I recently started having really weird e-gear issues in my Murciélago Roadster.
The first sign of problems was when I stopped in a parking lot, left it in 1st and went into a grocery store. When I came out, it refused to start, or come out of gear. I called Josh at ECS and we tried hooking it up to a Leonardo, which showed correct hydraulic pressure, but it simply refused to change gear. I ended up having to put it on a flatbed, but, because it was stuck in gear (and is all wheel drive) this was difficult. We ended up having to raise it on wheel jacks and winch it onto the flatbed.
When it got to the shop it misbehaved for a while - we added some hydraulic fluid, and bled the system, and then suddenly it started working. While doing this, Josh also adjusted the P.I.S (Point of Initial Slippage) - this made the shifts much much smoother.
A few weeks later I was just turning back into my driveway, and it started behaving oddly again - she didn't really seem to want to change gears, but grudgingly agreed to after a few pulls on the paddles... but it all felt "weird". I put it in the garage and called Josh.
He made a house call and we spent some time with the computer, exercising the E-gear actuator. It kept working properly, which was very frustrating - I didn't want to be driving the vehicle not knowing what the issue was, or when it might happen again... and then, suddenly, it all stopped. Instructing it to change gears, either through the paddles, or through the computer resulted in her simply ignoring us.
We then noticed that she had just logged a brake switch error...
When I first purchased the Murciélago I spent a bunch of time reading up on known issues. The main one that people were mentioning was the fact that the brake switch was a known weak point, and would suddenly die and leave the owner stranded. I purchased a spare brake switch, "just in case" and kept it in the trunk (this was the one and only emergency spare part I got). We tested that this was a problem by watching the brake sensor output in the computer - sometimes it would believe that the brake pedal was pushed when it wasn't, sometimes it would believe that the pedal was not pushed when it was.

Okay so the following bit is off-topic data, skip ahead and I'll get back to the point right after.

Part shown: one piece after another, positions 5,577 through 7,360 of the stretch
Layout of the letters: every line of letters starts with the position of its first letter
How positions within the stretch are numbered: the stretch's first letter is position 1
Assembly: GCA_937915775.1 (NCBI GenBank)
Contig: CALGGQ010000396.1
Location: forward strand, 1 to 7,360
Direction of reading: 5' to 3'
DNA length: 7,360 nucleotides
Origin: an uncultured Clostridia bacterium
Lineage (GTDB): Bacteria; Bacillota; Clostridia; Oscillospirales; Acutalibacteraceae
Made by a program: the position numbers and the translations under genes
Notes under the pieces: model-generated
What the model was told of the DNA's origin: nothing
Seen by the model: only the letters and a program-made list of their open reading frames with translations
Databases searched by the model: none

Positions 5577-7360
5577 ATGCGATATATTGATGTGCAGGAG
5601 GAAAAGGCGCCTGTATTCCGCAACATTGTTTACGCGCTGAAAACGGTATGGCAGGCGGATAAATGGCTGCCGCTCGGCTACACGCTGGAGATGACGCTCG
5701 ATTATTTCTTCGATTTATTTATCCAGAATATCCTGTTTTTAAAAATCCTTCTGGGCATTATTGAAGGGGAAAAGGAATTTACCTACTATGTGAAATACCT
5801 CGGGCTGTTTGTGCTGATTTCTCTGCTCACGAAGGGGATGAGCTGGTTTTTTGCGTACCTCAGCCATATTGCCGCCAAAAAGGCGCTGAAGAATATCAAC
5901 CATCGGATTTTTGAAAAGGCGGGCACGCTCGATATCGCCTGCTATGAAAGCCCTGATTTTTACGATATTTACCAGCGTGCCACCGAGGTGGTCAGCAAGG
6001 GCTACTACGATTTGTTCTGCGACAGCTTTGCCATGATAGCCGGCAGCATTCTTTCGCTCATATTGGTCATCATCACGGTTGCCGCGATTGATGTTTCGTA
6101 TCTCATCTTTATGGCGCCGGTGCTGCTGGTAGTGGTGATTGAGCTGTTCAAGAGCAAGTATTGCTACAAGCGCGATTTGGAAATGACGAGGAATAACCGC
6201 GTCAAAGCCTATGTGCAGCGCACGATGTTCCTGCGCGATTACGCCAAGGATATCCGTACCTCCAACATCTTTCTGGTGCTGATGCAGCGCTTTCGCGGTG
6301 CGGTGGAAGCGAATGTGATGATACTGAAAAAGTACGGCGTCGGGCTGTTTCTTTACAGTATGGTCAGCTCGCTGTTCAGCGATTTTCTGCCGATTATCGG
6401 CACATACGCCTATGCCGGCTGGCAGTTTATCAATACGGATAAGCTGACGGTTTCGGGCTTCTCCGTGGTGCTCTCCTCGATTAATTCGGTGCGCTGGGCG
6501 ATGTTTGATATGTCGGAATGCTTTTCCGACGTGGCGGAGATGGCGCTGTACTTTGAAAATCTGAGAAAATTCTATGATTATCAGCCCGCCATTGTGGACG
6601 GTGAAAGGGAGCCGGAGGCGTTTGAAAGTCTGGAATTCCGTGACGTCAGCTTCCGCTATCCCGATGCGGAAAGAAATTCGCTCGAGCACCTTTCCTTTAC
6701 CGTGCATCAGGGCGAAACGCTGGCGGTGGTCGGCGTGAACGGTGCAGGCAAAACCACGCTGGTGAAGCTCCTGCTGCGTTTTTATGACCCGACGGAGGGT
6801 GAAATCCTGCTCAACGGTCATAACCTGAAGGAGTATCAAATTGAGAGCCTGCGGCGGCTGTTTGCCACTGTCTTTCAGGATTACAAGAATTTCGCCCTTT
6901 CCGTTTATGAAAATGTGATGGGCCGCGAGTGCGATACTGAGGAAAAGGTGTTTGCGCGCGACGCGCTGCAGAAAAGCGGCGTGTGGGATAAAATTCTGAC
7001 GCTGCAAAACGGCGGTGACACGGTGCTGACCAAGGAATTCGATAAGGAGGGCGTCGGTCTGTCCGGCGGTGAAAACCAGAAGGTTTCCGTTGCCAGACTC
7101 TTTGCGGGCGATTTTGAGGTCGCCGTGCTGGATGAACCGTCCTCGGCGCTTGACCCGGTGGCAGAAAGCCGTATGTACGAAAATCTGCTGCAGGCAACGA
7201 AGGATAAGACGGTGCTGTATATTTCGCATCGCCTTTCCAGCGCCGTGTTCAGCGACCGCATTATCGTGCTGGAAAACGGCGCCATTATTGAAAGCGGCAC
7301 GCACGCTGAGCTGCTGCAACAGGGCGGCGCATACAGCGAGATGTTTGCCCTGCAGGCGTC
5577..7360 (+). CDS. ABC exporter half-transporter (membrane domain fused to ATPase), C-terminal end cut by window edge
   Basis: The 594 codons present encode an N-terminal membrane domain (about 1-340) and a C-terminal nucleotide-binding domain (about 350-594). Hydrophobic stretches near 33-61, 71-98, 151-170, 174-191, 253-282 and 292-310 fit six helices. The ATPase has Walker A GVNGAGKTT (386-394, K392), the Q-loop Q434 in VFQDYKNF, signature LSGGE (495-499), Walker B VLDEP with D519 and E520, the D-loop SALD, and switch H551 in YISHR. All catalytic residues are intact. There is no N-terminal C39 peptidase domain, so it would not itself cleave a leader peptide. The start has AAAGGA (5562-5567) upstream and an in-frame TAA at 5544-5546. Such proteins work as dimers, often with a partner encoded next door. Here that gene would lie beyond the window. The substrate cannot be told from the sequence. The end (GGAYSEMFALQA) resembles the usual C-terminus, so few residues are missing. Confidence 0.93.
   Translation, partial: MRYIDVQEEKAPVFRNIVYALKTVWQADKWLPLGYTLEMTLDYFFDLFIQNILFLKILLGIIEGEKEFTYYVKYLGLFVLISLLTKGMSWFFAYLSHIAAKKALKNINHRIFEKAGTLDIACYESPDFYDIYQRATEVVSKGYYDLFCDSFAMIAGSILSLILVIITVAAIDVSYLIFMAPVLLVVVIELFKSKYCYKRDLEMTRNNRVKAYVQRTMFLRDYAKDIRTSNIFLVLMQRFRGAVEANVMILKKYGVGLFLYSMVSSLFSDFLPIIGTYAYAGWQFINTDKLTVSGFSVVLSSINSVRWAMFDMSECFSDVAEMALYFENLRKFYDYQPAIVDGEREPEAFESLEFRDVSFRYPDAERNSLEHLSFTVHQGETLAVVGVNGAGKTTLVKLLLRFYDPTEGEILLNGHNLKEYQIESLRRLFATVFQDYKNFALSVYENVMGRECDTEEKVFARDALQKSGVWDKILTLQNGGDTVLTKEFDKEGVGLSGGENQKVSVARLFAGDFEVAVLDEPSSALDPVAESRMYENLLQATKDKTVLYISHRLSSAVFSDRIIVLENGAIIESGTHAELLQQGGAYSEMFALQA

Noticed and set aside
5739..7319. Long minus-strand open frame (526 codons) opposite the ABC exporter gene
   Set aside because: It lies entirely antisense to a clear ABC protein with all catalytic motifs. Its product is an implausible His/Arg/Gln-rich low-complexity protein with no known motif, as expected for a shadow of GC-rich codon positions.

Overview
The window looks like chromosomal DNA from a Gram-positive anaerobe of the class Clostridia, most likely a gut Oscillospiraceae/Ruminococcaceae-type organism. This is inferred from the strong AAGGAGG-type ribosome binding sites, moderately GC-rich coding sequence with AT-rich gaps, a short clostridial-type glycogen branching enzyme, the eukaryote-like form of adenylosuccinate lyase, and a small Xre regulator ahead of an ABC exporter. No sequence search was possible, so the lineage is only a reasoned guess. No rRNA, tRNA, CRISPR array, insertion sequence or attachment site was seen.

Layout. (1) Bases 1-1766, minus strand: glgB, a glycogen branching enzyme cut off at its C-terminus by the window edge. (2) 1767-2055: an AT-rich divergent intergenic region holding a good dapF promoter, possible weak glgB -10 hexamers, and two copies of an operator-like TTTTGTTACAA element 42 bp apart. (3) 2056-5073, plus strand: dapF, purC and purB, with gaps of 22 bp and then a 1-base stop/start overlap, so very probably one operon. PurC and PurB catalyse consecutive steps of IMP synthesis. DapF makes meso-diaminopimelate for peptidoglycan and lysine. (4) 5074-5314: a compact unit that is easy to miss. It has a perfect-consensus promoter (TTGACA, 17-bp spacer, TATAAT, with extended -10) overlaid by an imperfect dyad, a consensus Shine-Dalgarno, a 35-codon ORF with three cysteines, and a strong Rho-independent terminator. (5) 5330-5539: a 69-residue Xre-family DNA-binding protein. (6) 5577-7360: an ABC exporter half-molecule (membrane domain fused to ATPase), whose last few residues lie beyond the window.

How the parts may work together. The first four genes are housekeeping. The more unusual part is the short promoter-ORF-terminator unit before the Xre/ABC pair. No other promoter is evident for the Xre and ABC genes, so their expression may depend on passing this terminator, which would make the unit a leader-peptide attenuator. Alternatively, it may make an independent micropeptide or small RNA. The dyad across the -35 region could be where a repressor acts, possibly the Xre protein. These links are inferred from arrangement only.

Removing the old brake switch is easy - you climb into the driver's footwell, the brake switch is mounted on a bracket facing the brake lever. You remove the electrical connector, and then rotate the switch to remove it.
Replacing the switch is significantly harder, at least until you know the tricks. The problem is that the front of the switch needs to go through the keyway in the bracket, and then rotate to lock in into place. There is an interlock that prevents the switch from rotating until the plunger is pressed and held in. After removing the old switch, you might want to play with it to see how it locks, and how it turns.
Installing it is made tricky by the fact that you are lying on your back in the footwell, and need one hand to press in the brake pedal to move it out of the way. You need your other hand to press the switch in, and then your third hand to press the plunger. If you happen to not have been born with only two hands, you are kind of stuck at this point. The trick which I finally figured out was to start the engine. This provides vacuum assist, and allows you to move the pedal with your hand (or by resting your head on the pedal) and install the switch with only 2 hands
This completely fixed the issue - we tested it on the Leonardo for a while, and I've taken her out for a number of great drives, all with perfect, crisp shifts.
I ended up disassembling the old switch to see how it worked, and more importantly, how it failed.